Pitching Injuries

Will forcing a guy to pitch faster than he normally does result in more injuries to both, starters and their bullpen counterparts? It could, although there’s no real statistical evidence of that being the case right now. I mean, imagine Clayton Kershaw throwing a fastball one pitch, then his looping change-up then next, before coming back with another fastball or cutter. Now, imagine he’s pitching much faster than he normally does and either his mechanics or something else get ‘out of whack’ and he suffers some freak elbow injury that sidelines him for weeks, if not months. This will affect the way you bet on the Dodgers, possibly for the remainder of the season – or for a long stretch in a best case scenario. Injuries to pitchers could very well take place because of the addition of the pitching clock, but right now, no one really knows. Pitch Clock Coming to MLB Betting in 2018 and their Possible Effects - Billy Hamilton

Base Running

How will a pitching clock affect base runners and pitchers’ abilities to keep them from running wild? Sure, while there’s no one close to the legendary Rickey Henderson or Lou Brock in today’s MLB, will Cincinnati’s Billy Hamilton or Washington’s Trea Turner be able to time their steals even better because a pitcher is close to being late on the pitching clock? Will Miami’s Dee Gordon or the L.A. Angels’ Cameron Maybin get advice on when certain pitchers release their pitches, thereby, effectively giving them an even bigger edge on some pitchers than they already have? Again, while there’s no real definitive answer just yet, I’ve got to believe that a pitching clock will likely aid base runners in their attempts to steal bases far more than it will help pitchers on the mound.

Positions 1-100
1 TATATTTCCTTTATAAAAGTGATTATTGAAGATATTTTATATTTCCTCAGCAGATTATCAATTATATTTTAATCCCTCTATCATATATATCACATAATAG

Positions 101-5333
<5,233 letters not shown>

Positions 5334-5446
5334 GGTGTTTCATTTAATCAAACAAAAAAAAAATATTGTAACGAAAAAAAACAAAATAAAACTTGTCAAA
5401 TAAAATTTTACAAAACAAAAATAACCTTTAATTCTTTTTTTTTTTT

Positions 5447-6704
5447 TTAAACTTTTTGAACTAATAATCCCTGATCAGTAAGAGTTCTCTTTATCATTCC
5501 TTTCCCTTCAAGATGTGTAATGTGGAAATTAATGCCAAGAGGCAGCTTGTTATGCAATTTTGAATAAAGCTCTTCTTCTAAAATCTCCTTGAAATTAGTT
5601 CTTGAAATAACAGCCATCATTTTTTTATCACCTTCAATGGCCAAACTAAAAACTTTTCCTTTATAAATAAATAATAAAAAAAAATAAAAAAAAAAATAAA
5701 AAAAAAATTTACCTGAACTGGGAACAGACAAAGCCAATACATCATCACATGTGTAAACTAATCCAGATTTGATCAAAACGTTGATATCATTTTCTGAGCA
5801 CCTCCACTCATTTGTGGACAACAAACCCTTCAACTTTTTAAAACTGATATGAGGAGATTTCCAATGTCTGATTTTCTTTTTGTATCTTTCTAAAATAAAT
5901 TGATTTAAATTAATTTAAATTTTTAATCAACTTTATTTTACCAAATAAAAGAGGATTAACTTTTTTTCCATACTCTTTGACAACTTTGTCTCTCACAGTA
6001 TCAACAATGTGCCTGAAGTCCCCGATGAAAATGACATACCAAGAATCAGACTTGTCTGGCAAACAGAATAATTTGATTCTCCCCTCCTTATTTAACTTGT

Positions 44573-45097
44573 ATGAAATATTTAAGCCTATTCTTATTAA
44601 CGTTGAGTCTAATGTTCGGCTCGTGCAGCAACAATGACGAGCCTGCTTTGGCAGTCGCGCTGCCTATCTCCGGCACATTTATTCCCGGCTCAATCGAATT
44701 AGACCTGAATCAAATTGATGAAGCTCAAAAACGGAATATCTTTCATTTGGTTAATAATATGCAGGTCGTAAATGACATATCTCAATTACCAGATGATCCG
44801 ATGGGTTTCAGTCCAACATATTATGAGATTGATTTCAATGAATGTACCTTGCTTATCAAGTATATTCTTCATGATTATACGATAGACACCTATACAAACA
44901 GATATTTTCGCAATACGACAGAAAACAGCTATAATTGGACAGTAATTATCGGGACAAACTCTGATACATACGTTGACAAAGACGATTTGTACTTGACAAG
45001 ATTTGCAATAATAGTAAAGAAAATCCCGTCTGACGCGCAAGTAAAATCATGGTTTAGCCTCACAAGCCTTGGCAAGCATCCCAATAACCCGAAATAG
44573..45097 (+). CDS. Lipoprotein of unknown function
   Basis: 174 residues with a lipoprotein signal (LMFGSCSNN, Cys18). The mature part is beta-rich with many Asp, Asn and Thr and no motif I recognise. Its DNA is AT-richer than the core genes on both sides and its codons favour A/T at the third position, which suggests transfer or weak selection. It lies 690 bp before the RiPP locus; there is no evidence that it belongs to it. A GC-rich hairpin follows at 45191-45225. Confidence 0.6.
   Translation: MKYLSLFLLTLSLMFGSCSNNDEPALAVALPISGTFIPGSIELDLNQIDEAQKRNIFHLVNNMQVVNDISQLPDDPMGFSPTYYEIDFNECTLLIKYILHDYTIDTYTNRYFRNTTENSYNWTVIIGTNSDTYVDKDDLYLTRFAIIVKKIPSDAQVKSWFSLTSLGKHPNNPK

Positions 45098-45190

The Postseason

What happens when the postseason rolls around and games take longer than they do during the regular season? Will umpires be forced to stick to the regular season clock or will they give an extra second or two to both, pitchers and hitters? What happens when a pitchers commits a time violation in a tie ballgame, let’s say in the eighth or ninth inning? Do fans wants pitch clock rules deciding the outcomes of games or would they prefer to have their postseason games played without a pitch clock? To close out my look at how a pitch clock could affect you and your MLB betting selections in the near future, here is a look at the five fastest and slowest starting pitchers in the majors this season.

Slowest

Yu Darvish, Texas Rangers: 26.2 seconds Alex Cobb, Tampa Bay Rays: 26.1 seconds Chris Archer, Tampa Bay Rays: 26.0 seconds Justin Verlander, Detroit Tigers: 26.0 seconds Jason Hammel, Kansas City Royals: 25.8 seconds

Fastest

Carlos Martinez, St. Louis Cardinals: 19.6 seconds Wade Miley, Baltimore Orioles: 19.8 seconds Mike Leake, St. Louis Cardinals: 19.8 seconds Jason Vargas, Kansas City Royals: 20.2 seconds R.A. Dickey, Atlanta Braves: 20.3 seconds